This month, Bhopal's infamous toxic waste grabbed headlines yet again when the Central Pollution Control Board (CPCB), the country's apex body to monitor pollution, decided to arbitrarily ship the toxic pollutants 784 kilometers away to the Mumbai Waste Management Limited in Taloja, Navi Mumbai. The waste was to be exhumed in the company's compound. However, the Maharashtra government denied permission to the CPCB for a trial run to burn 10 tons of waste.

State Environment Secretary Valsa Nair Singh told the media that "the toxic waste must be disposed of at a facility close to the incident site in Madhya Pradesh". However, sources say what really annoyed MPCB officials was the high-handed manner in which the Madhya Pradesh government handled the matter without even bothering to procure a NOC (no objection certificate) from Maharashtra's local municipal authorities.

"What is the need to conduct a trial run in Navi Mumbai when Madhya Pradesh has its own facility to dispose of hazardous waste located just 229 kilometers away from the defunct Union Carbide factory? It doesn't make sense for the toxic waste to travel around 780 kilometers if it has to be brought to Navi Mumbai," a senior MPCB official told the Hindustan Times.

Local environmentalists point out that the waste contains hazardous halogen nitrate compounds and a chlorinated organic chain. "Burning the waste could result in carcinogenic dioxine fumes being released into the atmosphere which could trigger deformities in the populace besides respiratory and nervous disorders," Neena Waghre, a local NGO activist, told Asia Times Online over phone.

Apart from severely embarrassing the Shivraj Singh Chouhan-helmed Bharatiya Janata Party government in Madhya Pradesh, the Bhopal debris also highlights shocking bureaucratic apathy.

The abject failure of the state and central governments in disposing of Union Carbide's toxic waste also raises fundamental questions about responsibility. Who is legally responsible for laying the debris to rest? Ecologists argue that as polluter, UCIL must take full responsibility. After all, it had agreed to surrender the land in usable and habitable condition, as per its lease terms with the Madhya Pradesh Pollution Control Board. The board had also directed UCIL to carry out an environment investigation of the dumpsite and remediation thereafter.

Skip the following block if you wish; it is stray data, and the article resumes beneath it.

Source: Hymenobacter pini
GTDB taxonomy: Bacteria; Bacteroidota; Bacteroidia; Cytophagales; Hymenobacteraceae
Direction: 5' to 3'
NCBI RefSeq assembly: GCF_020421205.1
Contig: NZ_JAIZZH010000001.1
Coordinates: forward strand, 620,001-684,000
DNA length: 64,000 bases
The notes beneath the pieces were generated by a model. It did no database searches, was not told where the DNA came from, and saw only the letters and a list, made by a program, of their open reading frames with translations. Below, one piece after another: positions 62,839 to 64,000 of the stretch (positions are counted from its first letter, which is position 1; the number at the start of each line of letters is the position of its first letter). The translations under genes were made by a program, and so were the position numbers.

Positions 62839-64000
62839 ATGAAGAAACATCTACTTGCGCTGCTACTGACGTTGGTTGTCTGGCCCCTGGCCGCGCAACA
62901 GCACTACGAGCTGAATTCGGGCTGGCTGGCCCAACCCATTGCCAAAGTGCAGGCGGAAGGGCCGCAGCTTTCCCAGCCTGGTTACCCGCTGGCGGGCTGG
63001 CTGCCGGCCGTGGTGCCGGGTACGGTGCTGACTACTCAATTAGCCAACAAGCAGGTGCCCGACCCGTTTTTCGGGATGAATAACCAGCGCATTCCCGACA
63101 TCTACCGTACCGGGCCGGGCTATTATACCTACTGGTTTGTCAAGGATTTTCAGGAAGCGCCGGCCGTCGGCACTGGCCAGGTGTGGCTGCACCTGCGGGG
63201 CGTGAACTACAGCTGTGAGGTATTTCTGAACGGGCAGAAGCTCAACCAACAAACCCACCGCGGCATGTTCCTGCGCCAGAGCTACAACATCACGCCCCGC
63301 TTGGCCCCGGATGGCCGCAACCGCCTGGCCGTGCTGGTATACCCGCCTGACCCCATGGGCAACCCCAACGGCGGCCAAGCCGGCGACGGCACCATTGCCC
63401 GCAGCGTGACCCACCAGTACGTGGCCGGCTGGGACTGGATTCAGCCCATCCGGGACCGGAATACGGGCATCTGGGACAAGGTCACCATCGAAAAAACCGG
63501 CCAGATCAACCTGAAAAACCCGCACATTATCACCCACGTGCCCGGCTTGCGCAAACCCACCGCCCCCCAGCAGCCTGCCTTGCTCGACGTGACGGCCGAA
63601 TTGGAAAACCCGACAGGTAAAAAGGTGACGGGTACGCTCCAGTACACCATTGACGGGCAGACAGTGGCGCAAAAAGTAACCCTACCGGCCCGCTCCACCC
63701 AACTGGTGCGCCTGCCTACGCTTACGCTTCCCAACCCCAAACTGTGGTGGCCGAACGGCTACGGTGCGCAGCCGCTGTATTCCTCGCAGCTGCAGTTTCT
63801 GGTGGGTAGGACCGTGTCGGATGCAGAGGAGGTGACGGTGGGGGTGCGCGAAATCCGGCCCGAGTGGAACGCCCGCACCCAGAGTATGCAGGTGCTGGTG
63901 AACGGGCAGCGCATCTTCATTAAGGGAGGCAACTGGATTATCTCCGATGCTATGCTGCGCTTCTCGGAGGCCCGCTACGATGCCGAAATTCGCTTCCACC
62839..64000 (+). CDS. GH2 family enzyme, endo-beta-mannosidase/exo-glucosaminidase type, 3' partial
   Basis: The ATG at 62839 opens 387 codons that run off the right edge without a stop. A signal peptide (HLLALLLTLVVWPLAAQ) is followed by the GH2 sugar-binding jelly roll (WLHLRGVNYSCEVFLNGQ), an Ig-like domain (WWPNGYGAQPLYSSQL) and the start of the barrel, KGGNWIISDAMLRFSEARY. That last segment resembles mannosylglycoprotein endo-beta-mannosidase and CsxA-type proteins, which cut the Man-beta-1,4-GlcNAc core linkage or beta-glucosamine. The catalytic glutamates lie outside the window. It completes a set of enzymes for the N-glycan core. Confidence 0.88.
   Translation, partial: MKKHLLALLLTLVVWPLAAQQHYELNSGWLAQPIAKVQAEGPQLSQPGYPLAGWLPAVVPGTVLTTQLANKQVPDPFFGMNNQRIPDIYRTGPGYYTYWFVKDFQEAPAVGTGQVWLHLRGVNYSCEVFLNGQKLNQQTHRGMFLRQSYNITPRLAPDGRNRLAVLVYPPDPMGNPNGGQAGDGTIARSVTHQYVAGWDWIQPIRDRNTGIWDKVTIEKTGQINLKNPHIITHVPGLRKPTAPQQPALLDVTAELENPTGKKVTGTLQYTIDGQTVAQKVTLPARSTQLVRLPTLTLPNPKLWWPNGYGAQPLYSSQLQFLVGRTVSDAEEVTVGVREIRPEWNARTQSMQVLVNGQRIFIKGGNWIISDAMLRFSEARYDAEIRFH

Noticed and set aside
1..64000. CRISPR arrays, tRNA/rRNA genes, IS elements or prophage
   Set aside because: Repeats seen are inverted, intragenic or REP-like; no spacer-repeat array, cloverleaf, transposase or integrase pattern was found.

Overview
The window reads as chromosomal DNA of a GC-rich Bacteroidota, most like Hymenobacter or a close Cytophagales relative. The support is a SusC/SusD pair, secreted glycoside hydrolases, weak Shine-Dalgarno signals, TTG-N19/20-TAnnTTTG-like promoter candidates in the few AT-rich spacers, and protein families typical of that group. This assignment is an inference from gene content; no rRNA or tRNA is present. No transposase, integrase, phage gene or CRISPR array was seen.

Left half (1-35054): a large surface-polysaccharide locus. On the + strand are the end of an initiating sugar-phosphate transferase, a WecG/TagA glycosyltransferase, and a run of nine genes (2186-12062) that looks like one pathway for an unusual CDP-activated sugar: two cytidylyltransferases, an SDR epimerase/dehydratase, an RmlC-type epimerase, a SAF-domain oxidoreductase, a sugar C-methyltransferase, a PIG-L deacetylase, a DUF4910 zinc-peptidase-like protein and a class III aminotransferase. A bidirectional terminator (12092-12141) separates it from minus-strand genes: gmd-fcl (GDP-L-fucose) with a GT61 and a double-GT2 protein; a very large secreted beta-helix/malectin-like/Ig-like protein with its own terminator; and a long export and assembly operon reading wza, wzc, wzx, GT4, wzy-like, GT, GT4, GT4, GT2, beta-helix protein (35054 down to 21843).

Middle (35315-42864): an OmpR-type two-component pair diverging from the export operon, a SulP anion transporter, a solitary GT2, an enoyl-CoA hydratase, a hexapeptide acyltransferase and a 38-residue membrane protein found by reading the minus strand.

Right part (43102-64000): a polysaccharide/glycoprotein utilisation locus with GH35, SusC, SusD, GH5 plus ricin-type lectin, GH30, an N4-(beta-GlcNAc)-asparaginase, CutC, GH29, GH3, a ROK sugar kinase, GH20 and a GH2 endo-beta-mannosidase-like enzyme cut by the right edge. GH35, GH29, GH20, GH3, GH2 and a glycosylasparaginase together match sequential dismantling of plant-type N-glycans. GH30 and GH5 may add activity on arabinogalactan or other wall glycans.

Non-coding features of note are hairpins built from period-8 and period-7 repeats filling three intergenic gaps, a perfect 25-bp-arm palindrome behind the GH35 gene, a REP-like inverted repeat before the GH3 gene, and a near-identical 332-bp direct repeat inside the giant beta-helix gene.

Despite this directive, the site was surrendered without compliance with those directions. The prevarication of the Madhya Pradesh government - and the unethical manner in which it has tried to get rid of Bhopal's industrial waste - is in keeping with its reprehensible conduct so far, say critics.

Ironically, the Madhya Pradesh government has not even pressed into action provisions in the Environment (Protection) Act 1986 and the Water (Prevention and control of Pollution) Act 1974, which contain heavy penalties to prosecute Dow Chemicals.

Analysts opine this could well be because of alleged US pressure and fear about what kind of a signal it would send to potential investors across the world. In this uncertain economic climate, which is already crimping economic growth, India can't afford to be seen as being too harsh on multinational corporations (MNCs), say observers.

It seems the toxic remains of the Bhopal gas tragedy will stay put for now. Even a group of ministers headed by Home Minister P Chidambaram has failed to suggest how to conduct their treatment and disposal.

As Ashok Agarwal, senior advocate and convener of Social Jurist, a New Delhi-based civil rights group, puts it, "Bhopal stands out not only as a glaring example of corporate delinquency, but also of the inadequacy of domestic law to regulate, prevent or penalize errant MNCs."

Neeta Lal is a widely published writer/commentator who contributes to many reputed national and international print and Internet publications.